For most business owners today, it’s common knowledge that critical business data needs to be backed up – not just locally, but in the cloud as well. This redundancy is a critical part of a business continuity plan that will ensure a company quickly recovers and continues to function in the event of a disaster or outage.
What is a data retention policy?
Sometimes, data gets deleted – and you might not even know it. For example, MyITpros had a CPA client that accidentally deleted files that weren’t used every day. When the client finally realized the files were missing and came to us for recovery, it had been almost 90 days since their deletion.
Whether data loss happens due to a natural disaster or to user error, it’s important that companies acknowledge it WILL happen and take the proper precautions. One thing business owners may not realize is that every cloud provider will only back up your data for a finite length of time. How long you have can vary, and if you aren’t aware of the time you’ve got to work with, you could find yourself losing important data that cannot be recovered.
The time span during which you are able to recover data is specified as part of the cloud provider’s data retention policy. Most providers have a really short retention policy – somewhere between 2 weeks and 30 days.
So, you might ask, why don’t I just ask my cloud provider for a longer policy?
Well, first off, a cloud provider’s data retention policy is typically fixed and non-negotiable. Even if it were changeable, you’d run the risk of moving from an affordable cost area into an unaffordable cost area. With the cloud, you are charged according to how much data you’re storing, so the longer your retention policy, the more you store – and the more expensive this becomes. Office 365, for example, has a standard retention policy, and a business that would like a longer policy has to upgrade to the premium service.
The MyITpros recommendation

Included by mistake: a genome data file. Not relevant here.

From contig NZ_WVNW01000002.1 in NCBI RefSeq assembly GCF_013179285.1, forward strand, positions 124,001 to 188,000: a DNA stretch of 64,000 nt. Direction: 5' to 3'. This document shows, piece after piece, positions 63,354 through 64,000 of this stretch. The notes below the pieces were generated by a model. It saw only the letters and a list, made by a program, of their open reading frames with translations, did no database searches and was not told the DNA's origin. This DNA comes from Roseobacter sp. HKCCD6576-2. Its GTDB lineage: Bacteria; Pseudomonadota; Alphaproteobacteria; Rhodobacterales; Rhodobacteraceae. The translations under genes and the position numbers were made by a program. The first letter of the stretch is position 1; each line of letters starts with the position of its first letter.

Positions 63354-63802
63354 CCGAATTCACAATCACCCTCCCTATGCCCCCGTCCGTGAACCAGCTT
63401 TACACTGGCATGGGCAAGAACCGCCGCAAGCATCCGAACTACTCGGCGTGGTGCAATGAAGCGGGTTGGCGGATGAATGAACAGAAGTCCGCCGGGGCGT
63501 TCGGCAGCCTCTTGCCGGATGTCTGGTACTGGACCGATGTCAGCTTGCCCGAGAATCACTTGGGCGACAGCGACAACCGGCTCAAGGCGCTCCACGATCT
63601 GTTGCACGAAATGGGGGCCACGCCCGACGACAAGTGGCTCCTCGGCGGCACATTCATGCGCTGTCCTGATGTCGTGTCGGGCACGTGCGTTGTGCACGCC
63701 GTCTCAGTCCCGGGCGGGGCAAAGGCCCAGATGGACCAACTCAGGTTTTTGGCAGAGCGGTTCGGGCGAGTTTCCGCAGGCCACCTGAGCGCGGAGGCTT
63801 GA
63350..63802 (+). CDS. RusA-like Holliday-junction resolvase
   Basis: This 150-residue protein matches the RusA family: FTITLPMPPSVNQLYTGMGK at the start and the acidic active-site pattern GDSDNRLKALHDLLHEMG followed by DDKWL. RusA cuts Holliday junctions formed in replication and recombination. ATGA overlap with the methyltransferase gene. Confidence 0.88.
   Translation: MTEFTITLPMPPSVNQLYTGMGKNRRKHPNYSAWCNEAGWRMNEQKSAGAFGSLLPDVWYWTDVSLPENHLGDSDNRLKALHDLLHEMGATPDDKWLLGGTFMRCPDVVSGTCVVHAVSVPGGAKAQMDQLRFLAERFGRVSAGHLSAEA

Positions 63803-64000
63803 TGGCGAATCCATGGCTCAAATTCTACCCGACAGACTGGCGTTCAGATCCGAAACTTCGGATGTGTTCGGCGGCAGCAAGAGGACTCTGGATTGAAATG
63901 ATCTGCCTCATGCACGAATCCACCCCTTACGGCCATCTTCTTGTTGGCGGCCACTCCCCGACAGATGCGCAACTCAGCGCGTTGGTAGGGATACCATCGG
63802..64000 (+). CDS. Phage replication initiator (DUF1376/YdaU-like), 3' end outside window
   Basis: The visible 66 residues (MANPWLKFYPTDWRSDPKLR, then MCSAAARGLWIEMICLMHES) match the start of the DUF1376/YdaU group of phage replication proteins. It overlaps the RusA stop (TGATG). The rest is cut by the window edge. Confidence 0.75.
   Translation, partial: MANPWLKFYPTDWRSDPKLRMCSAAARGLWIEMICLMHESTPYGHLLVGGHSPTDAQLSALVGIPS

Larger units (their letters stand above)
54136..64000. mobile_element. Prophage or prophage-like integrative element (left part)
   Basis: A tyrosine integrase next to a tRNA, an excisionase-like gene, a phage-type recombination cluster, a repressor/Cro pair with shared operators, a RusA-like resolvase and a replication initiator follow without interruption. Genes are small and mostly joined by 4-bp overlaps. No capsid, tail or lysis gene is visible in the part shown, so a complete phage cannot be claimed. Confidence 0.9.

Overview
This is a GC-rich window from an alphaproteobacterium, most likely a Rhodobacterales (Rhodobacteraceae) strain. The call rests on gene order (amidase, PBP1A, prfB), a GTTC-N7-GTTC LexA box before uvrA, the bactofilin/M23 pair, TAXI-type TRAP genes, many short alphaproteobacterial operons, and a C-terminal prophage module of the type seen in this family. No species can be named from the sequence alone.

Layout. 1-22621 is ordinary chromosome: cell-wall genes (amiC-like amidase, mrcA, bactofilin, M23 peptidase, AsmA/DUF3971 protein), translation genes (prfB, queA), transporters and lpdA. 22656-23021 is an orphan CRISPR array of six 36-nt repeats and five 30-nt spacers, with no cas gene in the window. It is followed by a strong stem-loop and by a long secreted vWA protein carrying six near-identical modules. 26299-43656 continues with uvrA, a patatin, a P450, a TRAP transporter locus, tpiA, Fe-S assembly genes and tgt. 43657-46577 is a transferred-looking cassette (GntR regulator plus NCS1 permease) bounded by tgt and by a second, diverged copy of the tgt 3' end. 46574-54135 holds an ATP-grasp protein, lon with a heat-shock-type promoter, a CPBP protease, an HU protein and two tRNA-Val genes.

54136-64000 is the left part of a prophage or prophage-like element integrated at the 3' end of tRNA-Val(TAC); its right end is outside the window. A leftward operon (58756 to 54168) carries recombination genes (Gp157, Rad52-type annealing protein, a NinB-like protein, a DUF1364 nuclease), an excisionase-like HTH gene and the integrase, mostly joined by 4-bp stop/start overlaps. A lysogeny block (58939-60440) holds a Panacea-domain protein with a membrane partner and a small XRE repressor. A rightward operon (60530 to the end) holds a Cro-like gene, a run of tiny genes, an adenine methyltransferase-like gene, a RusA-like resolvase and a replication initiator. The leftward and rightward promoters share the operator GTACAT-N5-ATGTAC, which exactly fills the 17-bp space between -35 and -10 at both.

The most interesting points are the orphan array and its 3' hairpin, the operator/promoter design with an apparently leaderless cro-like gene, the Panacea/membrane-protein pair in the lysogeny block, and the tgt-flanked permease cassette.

MyITpros has always recommended a two-phase backup solution that consists of utilizing both a local server and the cloud. Ideally, you’ll have a long retention policy on the local side of things, and a short one in the cloud. For example, our hosted backup service offers one to two years of local backup retention and two weeks of cloud retention.
Ultimately, this is a much more cost-effective option for business owners. All you have to do is buy a 1-terabyte drive and you’re able to keep backups for years with no expensive recurring monthly cost. In the event of a disaster that affects local backups, we would only be able to recover your last two weeks of data, but almost all businesses only need a copy of their current data to get back in working condition.
The best way to think about local versus cloud backup is that the cloud hosts a current data copy, whereas local backups are historical. The current data copy is your primary concern, which is why it’s safely hosted offsite in the cloud.
Oh, and if you’re wondering what happened in the case of that CPA firm, we were able to successfully recover the deleted files thanks to our yearlong local data retention policy. Another happy client!
The purpose of this blog is to answer the questions you ask! To learn more about MyITpros' hosted and software cloud solutions- check out our cloud services pages! We encourage you to reach out and contact us with any questions- we are always happy to talk all things IT!